17 June 2021, 19:00 - 20:00
Asanté Boyce encourages conversation and connection on what Afropean may mean to different people and different communities, through testimony but also by exploring the deeply important history of the relationships of different European countries with Africa and its descendants.
Asanté Boyce (BA Honours in Criminology and Sociology, ARU) presented an event ‘Black History is British History’ in October 2020, she subsequently began reading Afropean by Johny Pitts. She could not put the book down it was so incredibly written, but it was extremely informative and thought-provoking. The term ‘Afropean’ seemed to resonate with her, and she couldn’t understand why at first, but she realised it was for the same reason she chose to focus on Black British history in her last event; to step further away from making the African-American experience a monolithic one, that speaks for the general experiences of all those of the African diaspora. For her the term is encompassing, of all the differences and similarities that blackness entails. It is also what Pitts attempted to convey throughout his book; the lives of everyday people and not only those that have ‘made it’.
Falling in Refugee Week, this event brings awareness to African refugee communities within Europe, and you will hear from organisations that are performing incredible work in creating safe spaces for these refugees. The theme of Refugee Week is ‘We Cannot Walk Alone’ and this event encompasses this through walking not only with those from other countries but by also walking with the knowledge of our history that hopefully brings us closer together in understanding of one another.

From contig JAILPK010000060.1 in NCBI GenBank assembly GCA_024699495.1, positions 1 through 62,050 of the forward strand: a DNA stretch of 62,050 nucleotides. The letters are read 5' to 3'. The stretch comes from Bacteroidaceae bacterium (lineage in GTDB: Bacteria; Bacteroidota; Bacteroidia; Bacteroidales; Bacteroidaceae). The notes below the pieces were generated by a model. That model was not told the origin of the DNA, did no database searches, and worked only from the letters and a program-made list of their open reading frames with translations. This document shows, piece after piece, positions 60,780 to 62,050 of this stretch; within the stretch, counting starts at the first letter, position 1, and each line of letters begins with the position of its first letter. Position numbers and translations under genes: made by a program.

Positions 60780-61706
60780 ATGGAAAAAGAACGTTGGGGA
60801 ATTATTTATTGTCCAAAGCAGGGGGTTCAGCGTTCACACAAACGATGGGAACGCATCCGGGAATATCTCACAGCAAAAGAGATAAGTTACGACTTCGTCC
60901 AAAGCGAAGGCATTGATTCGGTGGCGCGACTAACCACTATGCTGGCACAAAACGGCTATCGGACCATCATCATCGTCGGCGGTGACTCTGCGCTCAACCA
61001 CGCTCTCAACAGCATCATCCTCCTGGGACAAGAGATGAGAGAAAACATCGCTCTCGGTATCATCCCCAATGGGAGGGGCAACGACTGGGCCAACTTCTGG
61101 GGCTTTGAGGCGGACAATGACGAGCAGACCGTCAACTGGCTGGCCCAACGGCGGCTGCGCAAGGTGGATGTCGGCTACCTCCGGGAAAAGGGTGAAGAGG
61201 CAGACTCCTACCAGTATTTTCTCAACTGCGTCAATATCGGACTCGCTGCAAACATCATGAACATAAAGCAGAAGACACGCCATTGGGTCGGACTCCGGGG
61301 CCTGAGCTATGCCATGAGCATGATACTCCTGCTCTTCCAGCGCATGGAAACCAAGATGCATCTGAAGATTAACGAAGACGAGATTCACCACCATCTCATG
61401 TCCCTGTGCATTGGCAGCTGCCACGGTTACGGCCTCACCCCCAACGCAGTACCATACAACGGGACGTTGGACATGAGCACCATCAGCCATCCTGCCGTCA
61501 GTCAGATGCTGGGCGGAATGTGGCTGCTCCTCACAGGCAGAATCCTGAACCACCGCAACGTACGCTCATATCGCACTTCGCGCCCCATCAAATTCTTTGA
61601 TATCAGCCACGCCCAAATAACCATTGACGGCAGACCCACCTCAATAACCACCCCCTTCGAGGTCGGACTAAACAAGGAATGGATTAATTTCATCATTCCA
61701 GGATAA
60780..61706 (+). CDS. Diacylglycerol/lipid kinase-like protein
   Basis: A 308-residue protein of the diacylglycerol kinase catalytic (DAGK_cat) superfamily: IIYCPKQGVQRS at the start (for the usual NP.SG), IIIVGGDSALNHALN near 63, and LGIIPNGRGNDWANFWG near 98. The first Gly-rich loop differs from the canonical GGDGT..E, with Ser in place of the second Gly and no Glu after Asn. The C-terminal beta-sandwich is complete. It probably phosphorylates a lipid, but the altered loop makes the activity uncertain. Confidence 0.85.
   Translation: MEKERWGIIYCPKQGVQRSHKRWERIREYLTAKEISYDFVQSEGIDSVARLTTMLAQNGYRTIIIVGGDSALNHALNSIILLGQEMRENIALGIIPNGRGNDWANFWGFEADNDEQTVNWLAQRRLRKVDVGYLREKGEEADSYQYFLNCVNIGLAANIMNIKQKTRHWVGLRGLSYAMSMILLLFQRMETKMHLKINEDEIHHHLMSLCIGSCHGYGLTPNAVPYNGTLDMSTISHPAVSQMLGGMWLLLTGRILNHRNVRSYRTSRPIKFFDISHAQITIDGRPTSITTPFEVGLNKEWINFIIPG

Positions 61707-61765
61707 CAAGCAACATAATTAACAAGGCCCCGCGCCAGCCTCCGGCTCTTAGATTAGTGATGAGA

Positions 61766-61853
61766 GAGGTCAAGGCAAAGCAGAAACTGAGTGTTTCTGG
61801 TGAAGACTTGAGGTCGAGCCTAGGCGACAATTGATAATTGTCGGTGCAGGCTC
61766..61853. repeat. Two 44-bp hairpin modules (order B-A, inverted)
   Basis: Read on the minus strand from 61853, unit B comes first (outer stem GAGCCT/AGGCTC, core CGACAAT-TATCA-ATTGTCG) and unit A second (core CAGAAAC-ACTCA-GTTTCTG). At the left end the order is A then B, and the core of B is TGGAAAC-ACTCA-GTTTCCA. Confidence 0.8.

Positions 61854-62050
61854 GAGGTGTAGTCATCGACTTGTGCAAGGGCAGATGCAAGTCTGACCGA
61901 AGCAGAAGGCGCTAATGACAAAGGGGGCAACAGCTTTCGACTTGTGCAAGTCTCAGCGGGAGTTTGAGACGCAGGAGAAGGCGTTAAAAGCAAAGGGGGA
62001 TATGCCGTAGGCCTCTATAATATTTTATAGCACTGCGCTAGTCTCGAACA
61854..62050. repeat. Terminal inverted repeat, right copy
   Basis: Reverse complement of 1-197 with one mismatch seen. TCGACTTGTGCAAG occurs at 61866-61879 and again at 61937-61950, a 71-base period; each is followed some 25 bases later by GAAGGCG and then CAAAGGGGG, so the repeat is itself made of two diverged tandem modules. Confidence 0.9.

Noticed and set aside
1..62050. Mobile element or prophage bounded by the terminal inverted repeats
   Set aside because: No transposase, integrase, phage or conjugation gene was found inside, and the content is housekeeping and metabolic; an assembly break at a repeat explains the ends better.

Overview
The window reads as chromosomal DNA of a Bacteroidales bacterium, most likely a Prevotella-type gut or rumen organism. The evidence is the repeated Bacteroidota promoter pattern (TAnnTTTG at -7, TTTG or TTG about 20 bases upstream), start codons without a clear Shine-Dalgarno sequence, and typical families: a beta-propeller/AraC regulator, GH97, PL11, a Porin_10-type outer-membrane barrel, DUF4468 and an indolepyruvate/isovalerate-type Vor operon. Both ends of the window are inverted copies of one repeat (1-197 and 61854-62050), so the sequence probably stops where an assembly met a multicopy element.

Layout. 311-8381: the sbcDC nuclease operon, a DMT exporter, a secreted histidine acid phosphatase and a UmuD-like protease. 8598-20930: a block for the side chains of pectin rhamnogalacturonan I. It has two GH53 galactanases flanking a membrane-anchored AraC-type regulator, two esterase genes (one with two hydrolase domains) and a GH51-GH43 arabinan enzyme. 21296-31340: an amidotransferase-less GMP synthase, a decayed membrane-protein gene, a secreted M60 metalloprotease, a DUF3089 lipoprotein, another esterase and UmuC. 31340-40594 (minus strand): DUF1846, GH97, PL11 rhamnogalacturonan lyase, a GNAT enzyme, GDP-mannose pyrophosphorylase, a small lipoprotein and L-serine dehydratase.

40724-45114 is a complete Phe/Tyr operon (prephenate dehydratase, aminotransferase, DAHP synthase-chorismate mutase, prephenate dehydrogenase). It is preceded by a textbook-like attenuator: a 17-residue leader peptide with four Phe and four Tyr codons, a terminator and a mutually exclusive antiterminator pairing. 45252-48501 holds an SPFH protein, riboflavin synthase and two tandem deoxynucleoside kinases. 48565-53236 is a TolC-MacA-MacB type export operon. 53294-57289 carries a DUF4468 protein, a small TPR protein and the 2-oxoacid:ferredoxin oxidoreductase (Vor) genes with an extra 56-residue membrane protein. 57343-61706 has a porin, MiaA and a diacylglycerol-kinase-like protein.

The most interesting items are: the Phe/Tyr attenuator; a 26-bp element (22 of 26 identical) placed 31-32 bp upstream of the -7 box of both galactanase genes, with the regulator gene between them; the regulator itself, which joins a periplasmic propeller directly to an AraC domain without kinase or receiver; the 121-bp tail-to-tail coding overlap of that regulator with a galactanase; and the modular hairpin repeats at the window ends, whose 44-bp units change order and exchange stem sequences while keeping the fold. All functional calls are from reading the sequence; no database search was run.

Asanté Boyce has a BA Honours in Criminology and Sociology from ARU. Although currently residing in the Netherlands, Asanté was born and raised in South London.
Being raised in a big family, with their own unique experiences of blackness Asanté has always been intrigued in researching more about the Black community. Her biggest motivations in life are her siblings, two of which where the inspiration for her choice of topic for her undergraduate thesis on Black Sisterhood. Her dissertation gained her the opportunities to host a podcast with both the BBC and ARU. In October last year, Asanté delivered a webinar on Black British history and is now back to host a new webinar based on being Afropean.
Drawing a positive from the last year, Asanté has reconnected with her love for reading, especially non-fiction and always welcomes book recommendations!
Event organised in support of Refugee Week